Cultures are changing, jobs are changing, electronics are changing – life is changing so fast? When we are young, we often have a certain vision of how we would like our life to play out, where we would like to go and what we would like to achieve. Most of us have a tendency in life to live each day without thought, you know the way it is, wake, dress, kids, work, cook, clean, sleep, wake, and so the pattern repeats.
What is quite surprising, is how much comfort we find in these repeatable routines. We know this time next month or next year that we can have a rough estimation of where, what and how. Along this plan, we may decide to move house or job, save up for a holiday destination we have dreamed about. We pave our way forward in life, putting down the stones of what know and what we want.
At some point in our lives, we realise that life does not work like that. Our lives go from something comfortable and predictable into something, where we don’t know what will happen next. So what happens when you become a stranger in your own life?
According to Seyle (1956), when there is a conflict between what we expect and what actually happens our natural stress response kicks in. In a stress situation, we have either problem-focused or emotion-focused coping (Lazarus and Folkman, 1984). If problem-focused coping occurs, we can solve the conflict that caused the stress, and move forward. However, if the coping is emotion-focused, it can lead to coping strategies such as rumination, catastrophising, blaming, or reappraisals. This may often lead to the normal response of Depression and/or Anxiety.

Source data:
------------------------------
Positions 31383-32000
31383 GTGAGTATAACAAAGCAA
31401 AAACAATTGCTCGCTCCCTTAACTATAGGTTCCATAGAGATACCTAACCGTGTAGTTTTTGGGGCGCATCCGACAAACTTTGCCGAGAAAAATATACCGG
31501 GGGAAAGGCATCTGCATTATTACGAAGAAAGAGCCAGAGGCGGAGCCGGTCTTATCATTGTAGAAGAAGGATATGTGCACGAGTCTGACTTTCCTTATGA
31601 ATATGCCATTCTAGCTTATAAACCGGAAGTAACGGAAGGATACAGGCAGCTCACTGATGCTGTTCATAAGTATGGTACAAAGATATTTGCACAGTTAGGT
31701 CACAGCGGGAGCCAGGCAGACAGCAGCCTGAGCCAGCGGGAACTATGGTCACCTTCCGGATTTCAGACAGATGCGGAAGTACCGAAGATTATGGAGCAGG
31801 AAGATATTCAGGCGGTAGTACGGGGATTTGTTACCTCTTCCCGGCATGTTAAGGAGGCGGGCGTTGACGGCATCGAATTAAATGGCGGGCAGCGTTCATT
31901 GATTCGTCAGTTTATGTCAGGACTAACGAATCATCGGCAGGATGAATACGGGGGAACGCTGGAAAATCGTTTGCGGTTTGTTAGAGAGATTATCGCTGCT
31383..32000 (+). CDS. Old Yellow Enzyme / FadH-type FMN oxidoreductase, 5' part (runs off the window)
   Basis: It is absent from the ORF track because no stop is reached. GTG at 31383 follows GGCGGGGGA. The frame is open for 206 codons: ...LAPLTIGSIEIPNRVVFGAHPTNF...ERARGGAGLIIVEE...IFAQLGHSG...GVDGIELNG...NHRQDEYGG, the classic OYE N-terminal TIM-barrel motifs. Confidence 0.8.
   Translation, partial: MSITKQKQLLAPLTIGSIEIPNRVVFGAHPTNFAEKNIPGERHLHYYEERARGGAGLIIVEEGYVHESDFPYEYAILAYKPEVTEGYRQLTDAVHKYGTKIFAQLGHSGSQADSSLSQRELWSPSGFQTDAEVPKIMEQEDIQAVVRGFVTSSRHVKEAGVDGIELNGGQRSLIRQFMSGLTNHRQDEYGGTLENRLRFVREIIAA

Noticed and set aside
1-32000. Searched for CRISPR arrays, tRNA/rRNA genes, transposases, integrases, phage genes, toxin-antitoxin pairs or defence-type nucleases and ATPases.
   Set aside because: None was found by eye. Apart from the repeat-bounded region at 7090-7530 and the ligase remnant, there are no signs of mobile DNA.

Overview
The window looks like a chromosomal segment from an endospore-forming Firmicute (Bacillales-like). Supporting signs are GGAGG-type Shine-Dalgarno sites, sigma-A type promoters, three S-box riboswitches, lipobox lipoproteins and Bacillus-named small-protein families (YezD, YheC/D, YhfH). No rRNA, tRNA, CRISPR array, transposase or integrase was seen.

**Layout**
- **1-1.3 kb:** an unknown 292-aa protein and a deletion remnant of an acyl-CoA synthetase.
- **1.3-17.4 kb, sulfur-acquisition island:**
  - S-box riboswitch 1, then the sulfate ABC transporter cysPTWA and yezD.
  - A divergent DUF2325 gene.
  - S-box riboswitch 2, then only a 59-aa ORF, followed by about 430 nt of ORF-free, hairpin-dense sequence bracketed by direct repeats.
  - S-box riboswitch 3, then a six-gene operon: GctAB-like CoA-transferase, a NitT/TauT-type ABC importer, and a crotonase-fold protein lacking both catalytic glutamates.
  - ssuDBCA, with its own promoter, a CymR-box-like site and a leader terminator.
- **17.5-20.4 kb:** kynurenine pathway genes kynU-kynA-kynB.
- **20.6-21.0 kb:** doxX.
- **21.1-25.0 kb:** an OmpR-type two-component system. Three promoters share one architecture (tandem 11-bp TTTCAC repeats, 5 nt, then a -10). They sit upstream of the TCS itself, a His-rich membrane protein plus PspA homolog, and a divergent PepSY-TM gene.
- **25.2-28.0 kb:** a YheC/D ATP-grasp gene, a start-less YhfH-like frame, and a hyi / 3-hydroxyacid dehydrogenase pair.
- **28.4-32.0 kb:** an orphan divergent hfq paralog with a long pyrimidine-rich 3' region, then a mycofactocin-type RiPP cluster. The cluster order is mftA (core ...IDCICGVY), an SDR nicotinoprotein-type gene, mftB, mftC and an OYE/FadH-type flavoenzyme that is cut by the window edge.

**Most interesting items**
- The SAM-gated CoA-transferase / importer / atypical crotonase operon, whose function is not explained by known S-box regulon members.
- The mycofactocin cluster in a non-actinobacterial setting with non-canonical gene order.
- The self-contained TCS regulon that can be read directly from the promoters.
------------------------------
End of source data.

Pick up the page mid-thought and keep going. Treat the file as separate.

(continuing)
So how do we stay constant, in an ever-changing world, that may lead to internal conflict (stress) in our lives? Quite ironically the way to stay constant, in an ever-changing world, is to be adaptable, changeable, or the popular word is resilient. I can hear all those resistant to change comments I have had from people for example, but it has always worked, it was better in the old days, I don’t want it that way. But I would like to remind you, if a flower stayed in the state of a seed, it would never grow into a beautiful flower.
Its natural for us to be scared of change, and for our body to react with anxiety. If you understand that the anxiety is a natural way for your body to “kick you in the bottom” – to get moving, it may give you a new perspective on the possibilities. I spoke with an elderly gentleman on the canal the other day whilst walking my dogs. I told him the couple in the canal boat in front told me it was their first time, and she is feeling worried and anxious. The elderly gentleman said something quite valid in our everyday life, the first two nights on the canal are scary, the third night, you push yourself to accept, and before you know it, the week is over and you wish you had another.
Change is scary because you can not tell what will come, but if you don’t try, how will you ever know. Keep resilient in an ever-changing world and you will stay constant.
Lazarus, R.S. and Folkman, S., 1984. Stress, appraisal, and coping. Springer publishing company.
Selye, H., 1956. The stress of life.
By Gemma King